I last spoke to Bashar Assad in 1996. He assured me then that as part of his inevitable ascent to power, change was coming. He knew he could not expect the Syrian people to casually accept the heir apparent without dramatic improvements across the board. Assad was preparing to bring Syria into the twentieth century. He wanted openness, honesty, and truth for his country and his people.
Fast forward to March 2011. I wondered what Assad would do as the Arab Spring finally reached Syria. It was a golden opportunity for the openness, honesty, and truth he had talked about. Instead, he quickly answered with a military response that shocked the most cynical of Syrians. Bullets rained down on protesters at peaceful demonstrations, and the government’s violent response grew at the same pace as the uprising. The more civilians chanted that they wanted to overthrow the regime, the more brutal the attacks became. A government disinformation campaign soon was in full swing. Activists armed with no more than banners and flowers were called terrorists, germs, and agents of the West. Syrians watched, dumbfounded, as live ammunition turned to aerial shelling. More innocents—first in the dozens, then in the hundreds, and now in the thousands—were massacred by their own government, by the man who once wanted openness, honesty, and truth for his people.
I am writing in December 2012; I am not in Syria, so I cannot hear the incessant rat-tat-tat of machine guns. Nor do I hear what must be a deafening sound when barrels full of dynamite crash into the earth and leave craters as big as housing developments, the special signature of Bashar’s openness and truth. I hear the agony and frustration in the voices of nonviolent activists, nearly all of whom have lost several loved ones during their struggle for freedom, dignity, and democracy. But behind the agony I hear steely resolve: We will not stop until we achieve our goals. We will not resort to violence. We will not become the tyrant we seek to overthrow.
Even as the Syrian revolution has become increasingly militarized, the civil disobedience movement has become more sophisticated. Activists who started with simple protests and flowers have moved to complex strategies and tactics. They have braved gunfire and risked detention and torture. They have distributed leaflets and produced newspapers. They have conducted sit-ins, sick-ins, and noise rallies. They have super-glued entrances to government ministries and spilled liquids onto computer keyboards. Religious elders and the business community have collaborated on massive strikes that left the Assad regime reeling. Organizations such as the Local Coordination Committee (LCC) in Syria have managed, despite all constraints, to stage active campaigns designed to bring even more Syrians into the revolution. The famous Strike for Dignity was a huge success and the whispered negotiations with would-be defectors continue to deal blow after blow to Assad’s tottering regime. Syrians of all religious and ethnic backgrounds have learned to hack into state-owned systems, such as the telecommunications industry; in one instance, activists delivered tens of thousands of prorevolution text messages to communities across Syria. Alawites, Christians, and Sunnis have collaborated to treat the wounded, deliver relief, and plan the next campaign. Most recently, the LCC has launched a new campaign to appeal to battalions of the Free Syrian Army to unite and observe international laws as part of a wartime code of conduct. Using slogans such as “treat your captives with dignity and justice” and “my weapon can only be used to overthrow the regime,” the LCC was able to strike a balance between keeping the nonviolent movement alive and well and supporting the brave soldiers who risk their lives to ensure that nonviolent activists can continue their work. These are all acts of civil disobedience, since filming a protest, delivering food to the hungry, or providing medical assistance to a wounded activist can be punishable by death. Still others, both inside Syria and abroad, participate in massive planning efforts to pave the way for the transition to democracy. They prepare comprehensive plans—The Day After document is one example (see www.thedayafter-sy.org) to help Syria’s transformation into a democratic state, in which all citizens are equal before the law.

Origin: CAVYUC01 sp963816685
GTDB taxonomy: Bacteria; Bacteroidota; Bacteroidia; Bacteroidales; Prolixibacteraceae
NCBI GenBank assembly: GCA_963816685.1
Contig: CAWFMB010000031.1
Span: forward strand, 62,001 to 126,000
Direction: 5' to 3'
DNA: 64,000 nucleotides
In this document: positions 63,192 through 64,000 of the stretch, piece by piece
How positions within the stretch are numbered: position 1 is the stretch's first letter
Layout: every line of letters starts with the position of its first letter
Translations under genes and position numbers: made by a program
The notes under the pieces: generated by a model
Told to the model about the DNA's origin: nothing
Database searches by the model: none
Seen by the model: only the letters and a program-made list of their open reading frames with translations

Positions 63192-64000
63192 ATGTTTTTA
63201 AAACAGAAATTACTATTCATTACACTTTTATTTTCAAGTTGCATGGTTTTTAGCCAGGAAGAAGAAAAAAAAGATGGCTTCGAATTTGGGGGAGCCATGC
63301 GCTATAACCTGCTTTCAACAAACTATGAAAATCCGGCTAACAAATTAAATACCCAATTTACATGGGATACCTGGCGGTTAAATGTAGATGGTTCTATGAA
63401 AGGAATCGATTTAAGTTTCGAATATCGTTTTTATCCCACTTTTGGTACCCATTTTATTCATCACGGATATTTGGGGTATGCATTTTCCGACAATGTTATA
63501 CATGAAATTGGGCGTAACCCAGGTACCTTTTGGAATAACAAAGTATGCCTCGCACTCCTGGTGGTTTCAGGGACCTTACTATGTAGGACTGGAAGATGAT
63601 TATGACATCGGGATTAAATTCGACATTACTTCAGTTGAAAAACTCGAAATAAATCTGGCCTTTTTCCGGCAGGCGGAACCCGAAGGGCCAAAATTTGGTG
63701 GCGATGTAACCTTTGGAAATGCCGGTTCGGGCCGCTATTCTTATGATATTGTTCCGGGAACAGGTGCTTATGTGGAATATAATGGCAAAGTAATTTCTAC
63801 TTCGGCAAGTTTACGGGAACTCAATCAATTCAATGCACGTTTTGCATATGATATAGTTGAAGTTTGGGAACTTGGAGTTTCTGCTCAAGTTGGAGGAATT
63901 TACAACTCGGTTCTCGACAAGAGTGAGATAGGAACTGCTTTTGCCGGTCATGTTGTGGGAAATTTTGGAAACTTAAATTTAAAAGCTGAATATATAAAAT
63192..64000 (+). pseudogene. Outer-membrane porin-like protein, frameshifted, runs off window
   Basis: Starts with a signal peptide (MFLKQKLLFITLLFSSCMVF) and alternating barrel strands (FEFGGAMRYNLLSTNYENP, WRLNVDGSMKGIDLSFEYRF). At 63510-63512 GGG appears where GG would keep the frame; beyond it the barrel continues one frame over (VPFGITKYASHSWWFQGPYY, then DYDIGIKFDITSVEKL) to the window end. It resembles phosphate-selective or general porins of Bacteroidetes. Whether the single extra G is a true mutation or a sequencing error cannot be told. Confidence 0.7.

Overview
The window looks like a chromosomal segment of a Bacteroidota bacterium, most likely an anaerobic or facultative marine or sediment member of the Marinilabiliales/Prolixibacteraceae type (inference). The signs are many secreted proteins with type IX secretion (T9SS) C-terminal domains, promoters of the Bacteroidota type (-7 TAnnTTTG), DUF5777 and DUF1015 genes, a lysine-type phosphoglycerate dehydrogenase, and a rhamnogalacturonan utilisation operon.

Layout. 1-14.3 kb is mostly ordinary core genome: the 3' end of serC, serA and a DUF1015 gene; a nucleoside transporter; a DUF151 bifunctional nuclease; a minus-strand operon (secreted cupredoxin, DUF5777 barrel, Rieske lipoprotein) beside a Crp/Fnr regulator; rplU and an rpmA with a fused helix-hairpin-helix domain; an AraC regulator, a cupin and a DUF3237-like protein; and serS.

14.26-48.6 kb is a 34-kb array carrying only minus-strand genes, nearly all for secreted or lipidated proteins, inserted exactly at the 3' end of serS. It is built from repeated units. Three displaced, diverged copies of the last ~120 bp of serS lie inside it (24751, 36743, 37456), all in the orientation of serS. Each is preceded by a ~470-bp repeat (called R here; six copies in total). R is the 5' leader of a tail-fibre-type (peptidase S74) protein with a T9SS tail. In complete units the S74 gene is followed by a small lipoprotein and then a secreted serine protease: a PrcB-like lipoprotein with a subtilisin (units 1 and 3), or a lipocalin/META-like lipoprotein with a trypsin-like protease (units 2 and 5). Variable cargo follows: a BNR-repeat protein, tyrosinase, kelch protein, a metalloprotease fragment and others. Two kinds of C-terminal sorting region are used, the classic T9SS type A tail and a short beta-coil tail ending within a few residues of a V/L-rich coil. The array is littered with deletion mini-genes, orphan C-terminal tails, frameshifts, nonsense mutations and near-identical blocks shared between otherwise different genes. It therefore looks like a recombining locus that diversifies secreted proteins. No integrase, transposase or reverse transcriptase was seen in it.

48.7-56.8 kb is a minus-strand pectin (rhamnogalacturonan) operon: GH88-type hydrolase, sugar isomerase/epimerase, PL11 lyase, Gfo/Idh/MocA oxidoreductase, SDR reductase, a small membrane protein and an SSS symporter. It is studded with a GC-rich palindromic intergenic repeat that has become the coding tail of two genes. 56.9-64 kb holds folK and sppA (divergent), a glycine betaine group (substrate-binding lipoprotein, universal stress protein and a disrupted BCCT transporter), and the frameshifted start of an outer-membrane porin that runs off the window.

But when I hear the resolve in the voices of Syrians from all sects and backgrounds, I am proud. I know we will triumph.
Many maintain that Syria is in a state of civil war, or ask if sectarian violence will hold the country in its grip for decades to come. No one can answer this question with any certainty. But when I hear the resolve in the voices of Syrians from all sects and backgrounds, I am proud. I know we will triumph. Last summer, when I learned that Christian priests cooked Iftar dinner for fasting Sunni Muslims during Ramadan, I was humbled. I know it is not sectarian. When I learn that Syrians inside Syria—Christians, Muslims, Druze, and everyone else who makes up our culture—are delivering relief across all communities, I am moved to tears. Ultimately, we are united. I know, deep down, that Assad may not leave but for a sniper’s bullet or a targeted air strike. But I also know that nonviolent activists in Syria continue to give their lives as they march on to a peaceful, free nation that will eventually heal from its wounds.
The cycle of demonstrations and gunfire repeats itself every day. We understand perfectly the need to defend ourselves against a brutal regime and the urge to respond to the government’s crackdown with violence of our own. Yet we maintain our position that violence plays into Assad’s hands, that violence begets more violence and revenge begets more revenge. We are certain that if we truly want democracy, the transition must begin with us. We will not become the tyrant we are fighting.